“We are lucky people”

Herman EvenblijWe are lucky people, we in North-West Europe, and the project partners of INNERS in particular. Why is that? Take a look at this. We are involved in a project, considering such a marvelous theme as energy in the water cycle. To start with energy. I recently discovered that no scientist really knows what energy is. Of course we have our descriptions of what we can do with energy, but really understanding what it is, no one does. Second, we keep ourselves busy with the most common thing on our planet: water. As any school boy knows, we ourselves consist for about 70% of water. Now here’s the good thing: we are running a project on one subject (energy) no one can really define, connected to another subject (water), as trivial as almost nothing else, and the European Union thinks it is that important that they pay 50% of it. That is a nice thing. And that is not the whole story.

The best part is still to come, since we are doing this project in an international context. That means that a group of about 25 people from six countries regularly take the time to travel to a meeting point to exchange on the above mentioned subjects. Coming from six countries means, combining six different cultures; that is, excluding the additional cultures from outside North West Europe brought in by some employees of the connected institutes, which is great.

Where it all comes together is when we want to communicate. Communication is normally done in English, and it means that 80% of the attendants have to communicate in another language than their own. This takes you far out of your comfort zone, which is very good. Up until now I don’t know whom I should admire most: those attendants who have to struggle to speak English, or the UK partners who have to listen to it. Speaking for myself, this can be quite energy consuming. Anyway, I most of all find it very intriguing, to have to express your opinion, or even your expertise, in another language. I find that enriching, mind broadening (if that is proper English), because you are time and again forced to focus on the very simple question: what is the exact essence of what I want to say? It works like a mirror, making you more aware of how and why you are doing the things you do, also enabling to value the approach others have chosen.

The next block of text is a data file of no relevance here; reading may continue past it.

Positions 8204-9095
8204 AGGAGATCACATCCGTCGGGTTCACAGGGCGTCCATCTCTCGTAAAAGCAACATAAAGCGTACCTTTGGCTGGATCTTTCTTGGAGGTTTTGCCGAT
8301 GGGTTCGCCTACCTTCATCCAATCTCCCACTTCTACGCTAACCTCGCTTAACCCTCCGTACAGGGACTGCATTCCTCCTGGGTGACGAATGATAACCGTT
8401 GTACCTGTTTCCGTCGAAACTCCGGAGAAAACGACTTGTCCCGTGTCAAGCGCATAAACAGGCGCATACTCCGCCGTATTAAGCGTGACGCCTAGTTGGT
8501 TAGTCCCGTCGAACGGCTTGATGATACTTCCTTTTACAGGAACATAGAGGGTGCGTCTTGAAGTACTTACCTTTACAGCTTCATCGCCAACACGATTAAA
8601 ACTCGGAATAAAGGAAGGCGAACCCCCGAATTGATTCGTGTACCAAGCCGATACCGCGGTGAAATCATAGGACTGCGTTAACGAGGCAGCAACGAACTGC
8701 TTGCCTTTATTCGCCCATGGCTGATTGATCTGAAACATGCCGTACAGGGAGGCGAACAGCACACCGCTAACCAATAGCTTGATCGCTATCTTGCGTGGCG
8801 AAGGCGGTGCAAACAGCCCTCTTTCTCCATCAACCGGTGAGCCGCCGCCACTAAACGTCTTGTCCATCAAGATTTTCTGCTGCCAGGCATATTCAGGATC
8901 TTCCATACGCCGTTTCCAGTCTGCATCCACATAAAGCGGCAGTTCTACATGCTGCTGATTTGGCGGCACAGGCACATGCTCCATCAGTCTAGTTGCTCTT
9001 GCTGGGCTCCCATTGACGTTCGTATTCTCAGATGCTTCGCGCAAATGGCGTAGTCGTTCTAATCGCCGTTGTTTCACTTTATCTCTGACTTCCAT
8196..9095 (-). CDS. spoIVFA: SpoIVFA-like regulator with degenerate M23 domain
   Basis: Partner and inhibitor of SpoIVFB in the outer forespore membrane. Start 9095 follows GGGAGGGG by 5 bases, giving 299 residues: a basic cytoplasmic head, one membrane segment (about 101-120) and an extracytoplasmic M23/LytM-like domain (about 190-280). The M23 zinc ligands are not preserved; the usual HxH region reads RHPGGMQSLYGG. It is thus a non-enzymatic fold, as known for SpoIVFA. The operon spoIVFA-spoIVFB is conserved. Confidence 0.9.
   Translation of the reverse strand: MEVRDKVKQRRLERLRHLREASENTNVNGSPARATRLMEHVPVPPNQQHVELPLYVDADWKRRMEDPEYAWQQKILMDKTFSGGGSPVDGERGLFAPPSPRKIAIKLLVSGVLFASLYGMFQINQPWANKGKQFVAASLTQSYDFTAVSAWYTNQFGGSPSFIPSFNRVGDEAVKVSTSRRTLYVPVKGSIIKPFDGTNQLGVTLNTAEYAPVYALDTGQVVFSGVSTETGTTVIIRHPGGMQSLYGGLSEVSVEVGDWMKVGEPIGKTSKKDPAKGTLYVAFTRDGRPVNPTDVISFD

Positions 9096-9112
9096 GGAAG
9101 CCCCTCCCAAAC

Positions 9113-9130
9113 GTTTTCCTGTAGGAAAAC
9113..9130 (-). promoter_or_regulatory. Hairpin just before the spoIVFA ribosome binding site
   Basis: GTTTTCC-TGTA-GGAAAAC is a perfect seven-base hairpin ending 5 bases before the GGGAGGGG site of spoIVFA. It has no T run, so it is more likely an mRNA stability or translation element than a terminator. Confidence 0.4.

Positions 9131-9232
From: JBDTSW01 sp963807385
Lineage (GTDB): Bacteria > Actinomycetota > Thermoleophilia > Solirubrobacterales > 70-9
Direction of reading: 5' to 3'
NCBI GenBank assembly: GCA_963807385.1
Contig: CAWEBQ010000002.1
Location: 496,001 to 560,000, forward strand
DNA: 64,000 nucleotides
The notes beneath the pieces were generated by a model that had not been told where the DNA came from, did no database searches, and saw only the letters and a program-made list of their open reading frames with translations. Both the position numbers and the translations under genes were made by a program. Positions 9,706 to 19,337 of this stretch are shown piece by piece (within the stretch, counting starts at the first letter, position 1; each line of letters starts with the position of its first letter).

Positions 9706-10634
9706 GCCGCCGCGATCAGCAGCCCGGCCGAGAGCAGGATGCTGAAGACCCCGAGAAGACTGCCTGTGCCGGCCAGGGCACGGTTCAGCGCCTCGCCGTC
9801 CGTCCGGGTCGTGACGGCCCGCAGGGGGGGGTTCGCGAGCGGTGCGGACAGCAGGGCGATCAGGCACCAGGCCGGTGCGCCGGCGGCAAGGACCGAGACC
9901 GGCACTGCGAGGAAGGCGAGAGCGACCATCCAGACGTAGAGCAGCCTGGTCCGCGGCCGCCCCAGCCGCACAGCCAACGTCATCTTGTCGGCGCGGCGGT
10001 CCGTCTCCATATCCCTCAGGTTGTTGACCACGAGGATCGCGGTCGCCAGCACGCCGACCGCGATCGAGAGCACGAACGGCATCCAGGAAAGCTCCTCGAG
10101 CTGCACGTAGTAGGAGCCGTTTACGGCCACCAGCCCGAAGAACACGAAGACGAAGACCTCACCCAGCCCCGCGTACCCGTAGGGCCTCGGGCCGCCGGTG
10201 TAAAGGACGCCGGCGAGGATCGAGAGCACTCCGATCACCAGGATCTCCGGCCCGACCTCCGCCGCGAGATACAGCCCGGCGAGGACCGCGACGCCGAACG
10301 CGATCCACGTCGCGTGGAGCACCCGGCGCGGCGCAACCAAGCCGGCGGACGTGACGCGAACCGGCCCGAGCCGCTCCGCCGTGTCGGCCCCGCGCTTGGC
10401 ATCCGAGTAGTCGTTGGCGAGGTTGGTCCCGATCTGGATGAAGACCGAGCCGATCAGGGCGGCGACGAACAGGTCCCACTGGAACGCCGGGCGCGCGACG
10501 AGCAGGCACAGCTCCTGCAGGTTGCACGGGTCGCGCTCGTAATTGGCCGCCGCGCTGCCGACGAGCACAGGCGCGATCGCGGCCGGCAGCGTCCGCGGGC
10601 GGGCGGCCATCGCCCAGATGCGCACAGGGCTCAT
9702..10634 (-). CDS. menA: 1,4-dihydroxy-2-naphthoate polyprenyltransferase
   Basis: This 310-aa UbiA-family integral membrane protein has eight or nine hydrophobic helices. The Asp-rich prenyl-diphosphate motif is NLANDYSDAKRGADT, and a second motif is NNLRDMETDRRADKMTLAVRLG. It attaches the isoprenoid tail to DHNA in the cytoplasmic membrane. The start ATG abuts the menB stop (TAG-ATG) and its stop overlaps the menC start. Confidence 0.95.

Lastly, as a byproduct of the whole lucky thing, I personally came to have more understanding and one might even call it compassion, for those unlucky people that have to work in organisations like European Parliament or United Nations. Here, the challenges are much greater, cultural differences are far bigger and conflicts in interest are much more intense. The INNERS project taught me never to look down on UN for their alleged indecisiveness in such complicated matters as international policy. After all, it was the EU that managed to make the decision for setting up the Interreg program, and I’m grateful for that, and as I said before, I count myself lucky for it.

For the next blog I invite our partner Lille Métropole.

Best regards,
Herman Evenblij, Waterboard Groot Salland